HB1780 (2018) Detail

Prohibiting price gouging by certain prescription drug companies.


HB 1780-FN - AS INTRODUCED

 

 

2018 SESSION

18-2607

01/10

 

HOUSE BILL 1780-FN

 

AN ACT prohibiting price gouging by certain prescription drug companies.

 

SPONSORS: Rep. McBeath, Rock. 26; Rep. Campion, Graf. 12

 

COMMITTEE: Commerce and Consumer Affairs

 

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ANALYSIS

 

This bill prohibits price gouging of essential off-patent or generic drugs.

 

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Explanation: Matter added to current law appears in bold italics.

Matter removed from current law appears [in brackets and struckthrough.]

Matter which is either (a) all new or (b) repealed and reenacted appears in regular type.

18-2607

01/10

 

STATE OF NEW HAMPSHIRE

 

In the Year of Our Lord Two Thousand Eighteen

 

AN ACT prohibiting price gouging by certain prescription drug companies.

 

Be it Enacted by the Senate and House of Representatives in General Court convened:

 

1  New Chapter; Prohibition Against Price Gouging for Essential Off-Patent or Generic Drugs.  Amend RSA by inserting after chapter 318-E the following new chapter:

CHAPTER 318-F

PROHIBITION AGAINST PRICE GOUGING FOR ESSENTIAL OFF-PATENT OR GENERIC DRUGS

318-F:1  Definitions:  In this chapter:

I.  "Commissioner" means the commissioner of the department of health and human services.

II.(a)  "Essential off-patent or generic drug" means any prescription drug:

(1)  For which all exclusive marketing rights, if any, granted under the Federal Food, Drug, and Cosmetic Act, section 351 of the federal Public Health Service Act, and federal patent law have expired;

(2)  That appears on the model list of essential medicines most recently adopted by the World Health Organization; or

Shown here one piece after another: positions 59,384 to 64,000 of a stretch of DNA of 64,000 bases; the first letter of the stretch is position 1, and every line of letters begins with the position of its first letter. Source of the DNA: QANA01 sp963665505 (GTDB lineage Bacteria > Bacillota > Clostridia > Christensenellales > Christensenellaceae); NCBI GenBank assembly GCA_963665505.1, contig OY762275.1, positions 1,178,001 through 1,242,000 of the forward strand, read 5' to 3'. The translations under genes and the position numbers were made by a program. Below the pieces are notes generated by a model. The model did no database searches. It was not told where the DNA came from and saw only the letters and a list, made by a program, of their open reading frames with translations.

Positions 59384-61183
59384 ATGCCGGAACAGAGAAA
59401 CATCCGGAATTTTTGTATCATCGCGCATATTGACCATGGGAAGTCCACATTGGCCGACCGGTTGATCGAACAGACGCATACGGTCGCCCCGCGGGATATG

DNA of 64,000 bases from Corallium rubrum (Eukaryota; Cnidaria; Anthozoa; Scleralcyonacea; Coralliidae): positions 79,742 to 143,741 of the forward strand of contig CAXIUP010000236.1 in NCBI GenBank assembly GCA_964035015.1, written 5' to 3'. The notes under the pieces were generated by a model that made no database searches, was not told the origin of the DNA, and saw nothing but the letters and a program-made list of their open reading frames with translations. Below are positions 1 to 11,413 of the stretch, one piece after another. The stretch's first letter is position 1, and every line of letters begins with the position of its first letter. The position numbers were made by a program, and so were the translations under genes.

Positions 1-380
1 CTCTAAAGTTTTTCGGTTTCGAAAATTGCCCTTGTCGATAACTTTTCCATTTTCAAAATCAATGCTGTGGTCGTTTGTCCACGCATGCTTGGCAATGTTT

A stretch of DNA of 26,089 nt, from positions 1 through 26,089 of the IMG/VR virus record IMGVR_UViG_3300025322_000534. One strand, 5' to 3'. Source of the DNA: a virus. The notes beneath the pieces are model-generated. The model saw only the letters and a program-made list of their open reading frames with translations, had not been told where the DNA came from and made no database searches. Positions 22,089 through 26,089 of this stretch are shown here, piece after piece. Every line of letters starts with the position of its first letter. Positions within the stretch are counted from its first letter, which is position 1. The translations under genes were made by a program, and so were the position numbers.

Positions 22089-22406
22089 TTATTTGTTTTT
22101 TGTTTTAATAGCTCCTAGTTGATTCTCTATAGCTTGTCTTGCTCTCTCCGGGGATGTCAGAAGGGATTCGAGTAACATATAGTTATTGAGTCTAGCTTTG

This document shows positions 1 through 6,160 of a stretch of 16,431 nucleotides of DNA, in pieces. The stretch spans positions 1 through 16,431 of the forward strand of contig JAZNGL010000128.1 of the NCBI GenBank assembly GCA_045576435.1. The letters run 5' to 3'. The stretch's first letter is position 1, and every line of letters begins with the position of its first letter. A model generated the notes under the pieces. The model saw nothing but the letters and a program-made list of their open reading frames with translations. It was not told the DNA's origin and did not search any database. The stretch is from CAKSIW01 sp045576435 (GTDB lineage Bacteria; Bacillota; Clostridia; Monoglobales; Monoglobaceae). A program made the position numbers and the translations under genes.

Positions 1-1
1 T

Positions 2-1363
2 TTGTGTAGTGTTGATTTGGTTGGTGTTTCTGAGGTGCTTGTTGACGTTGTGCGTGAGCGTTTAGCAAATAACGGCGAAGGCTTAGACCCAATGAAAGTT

(3)  That has been designated by the secretary of the United States Department of Health and Human Services as an essential medicine due to its efficacy in treating a life-threatening health condition or a chronic health condition that substantially impairs an individual's ability to engage in activities of daily living;

(4)  That is actively manufactured and marketed for sale in the United States by 3 or fewer manufacturers; and

(5)  That is made available for sale in New Hampshire.

(b)  "Essential off-patent or generic drug" includes any drug-device combination product used for the delivery of a drug for which all exclusive marketing rights, if any, granted under the Federal Food, Drug, And Cosmetic Act, of the federal Public Health Service Act, and federal patent law have expired.

III.  "Price gouging" means an unconscionable increase in the price of a prescription drug.

IV.  "State health plan" means the state employees group health insurance plan under RSA 21-I.

V.  "Unconscionable increase" means an increase in the price of a prescription drug that:

(a)  Is excessive and not justified by the cost of producing the drug or the cost of appropriate expansion of access to the drug to promote public health; and

(b)  Results in consumers for whom the drug has been prescribed having no meaningful choice about whether to purchase the drug at an excessive price because of:

(1)  The importance of the drug to their health; and

(2)  Insufficient competition in the market for the drug.

VI.  "Wholesale acquisition cost" has the meaning stated in 42 U.S.C. section 1395W-3a.

318-F:2  Price Gouging Prohibited.